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I'm in northern Minnesota. My shop is 32x40 with 6 inch walls, insulated. I hung a 75000 BTU natural gas vented heater from the cieling. This will warm the shop to 80 degrees if I want. I keep it at 50 all winter and about 65 when I work out there. Even in 25 degrees below zero, this thing keeps the shop WARM. The heater cost about $500 but was worth it. Oh yeah, the chevelle likes it too.
 

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check with a local heating company
you can usualy get a used electric
forced air furnace for next to nothing
just build a base for it to sit on and
a deflector for where the heat comes out
these work excelent for a shop as they
were made to heat a whole house
 

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I'm using one of those propane heaters that attaches to the top of a 20 lb. propane can, like the one used on a BBQ grill. I turn it on and run it for 20-30 minutes for my 2 car garage (I insulated the walls), then I just shut it off for a while, turning it on every now and then to keep the chill out. Plus when it's really cold, I just wear one of those insulated coveralls.
 

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I just built a 24x28 garage this past summer and just purchased a 60,000 BTU Modine "Hot Dawg" unit heater. This is a hanging unit, power vented to outside, natural gas, forced air. The nice thing about it is that is is made specifically for residential garages which typically have lower ceiling heights. The traditional hanging unit heaters are too tall to meet code requirements for minimum installed height to the bottom of the unit. The Hot Dawg units are only 12" high for the 30K and 45K units and 18" for the 60K unit. This is a new product. One other company makes a similar unit, but I can't remember the name. I am looking forward to getting it installed and running.

You can check out this unit at http://www.wsconet.com/pdf/modine.HTM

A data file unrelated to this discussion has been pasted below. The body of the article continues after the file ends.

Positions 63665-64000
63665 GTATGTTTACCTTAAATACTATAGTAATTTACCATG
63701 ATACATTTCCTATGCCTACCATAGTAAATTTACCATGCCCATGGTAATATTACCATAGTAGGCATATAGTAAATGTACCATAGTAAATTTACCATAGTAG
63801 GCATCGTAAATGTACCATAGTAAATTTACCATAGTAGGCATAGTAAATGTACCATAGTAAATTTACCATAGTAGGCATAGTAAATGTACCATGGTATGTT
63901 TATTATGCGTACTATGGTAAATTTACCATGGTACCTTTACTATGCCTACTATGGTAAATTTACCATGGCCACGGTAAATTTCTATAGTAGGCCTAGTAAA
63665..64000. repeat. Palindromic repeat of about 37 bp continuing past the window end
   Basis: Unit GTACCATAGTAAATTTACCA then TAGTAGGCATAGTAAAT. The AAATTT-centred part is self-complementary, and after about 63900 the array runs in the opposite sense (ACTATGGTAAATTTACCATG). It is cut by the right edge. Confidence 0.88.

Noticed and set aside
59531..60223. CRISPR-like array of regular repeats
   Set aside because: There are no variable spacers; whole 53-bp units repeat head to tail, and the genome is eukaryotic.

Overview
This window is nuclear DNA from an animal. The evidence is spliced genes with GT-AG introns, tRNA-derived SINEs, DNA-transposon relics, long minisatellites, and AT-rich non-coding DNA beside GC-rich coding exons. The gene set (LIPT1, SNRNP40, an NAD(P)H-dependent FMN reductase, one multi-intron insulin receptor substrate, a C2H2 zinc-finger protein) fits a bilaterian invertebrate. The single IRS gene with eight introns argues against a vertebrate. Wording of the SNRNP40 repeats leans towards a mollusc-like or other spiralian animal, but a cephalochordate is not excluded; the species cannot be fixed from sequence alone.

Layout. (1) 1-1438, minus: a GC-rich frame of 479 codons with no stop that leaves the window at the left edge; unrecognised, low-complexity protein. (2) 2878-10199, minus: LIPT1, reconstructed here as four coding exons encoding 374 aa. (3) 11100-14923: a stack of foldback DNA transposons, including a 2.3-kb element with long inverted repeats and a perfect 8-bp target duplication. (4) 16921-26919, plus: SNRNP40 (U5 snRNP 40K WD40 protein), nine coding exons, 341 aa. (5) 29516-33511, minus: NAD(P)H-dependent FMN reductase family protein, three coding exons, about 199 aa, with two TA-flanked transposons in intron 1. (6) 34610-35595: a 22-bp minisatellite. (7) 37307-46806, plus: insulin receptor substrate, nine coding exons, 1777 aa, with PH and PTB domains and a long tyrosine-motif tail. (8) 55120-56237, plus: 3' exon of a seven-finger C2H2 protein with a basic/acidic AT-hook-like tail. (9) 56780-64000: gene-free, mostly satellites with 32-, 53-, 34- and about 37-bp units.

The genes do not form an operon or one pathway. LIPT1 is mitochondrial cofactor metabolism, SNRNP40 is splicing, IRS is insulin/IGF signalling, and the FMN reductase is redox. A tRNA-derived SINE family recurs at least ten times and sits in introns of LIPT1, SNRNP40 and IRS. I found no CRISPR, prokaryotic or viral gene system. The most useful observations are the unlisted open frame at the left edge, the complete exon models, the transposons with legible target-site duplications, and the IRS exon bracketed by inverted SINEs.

-- Marv
 

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Bush Baked Beans.



Kurt
 

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As a New Yorker transplanted to California I can certainly relate to the heat issue but now I just open my garage and allow the 72 degree January air in. For safety purposes, I do apply sunscreen in the later afternoon as the sun shines in.

Sorry just had to say that. On the other hand our gas prices are 50% higher than everywhere else. You just don't get something for nothing...
 

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I believe it is a byproduct with a lighter for ignition.OUCH!!!!!!!

John

[This message has been edited by John (edited 01-29-99).]

[This message has been edited by John (edited 01-29-99).]
 

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I have an old "parlor stove" which uses fuel oil dripped into a pair of burning chambers. There is a controll valve called a carburetor (!) that regulates the amount of oil and therefore heat. Start it by allowing the carb to flow fuel, then light it with a propane torch. No electricity needed...unless you want a fan to blow the heat around. (I did-so I got a used motor and fan from a house furnace and stuck it against the parlor stove.) I'm sure it is only about 50% efficient, but I get a 60-70 degree temperature rise in my "large" two car garage.
 

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We built a new house 3yrs ago with an attached 6 car garage. Lots of insulation in the attic and walls. I had the heat and air man put in a bigger central heat/ac with 2 outlets into the garage and I have to have the door into the house open for the return air. When it gets really cold, I use 2 elec heaters on the far side of the garage to supplement the central heat This gives me about 65-67 degrees on very cold days which is about right when you are working hard. In the hot summer I can keep it about 78-80, not bad with a couple of good fans. The more I work out there, the higher my gas/elec bill because of heat or ac and I have a big 220v compressor that is used a lot. Costs money to have fun working on these old cars! (FUN?)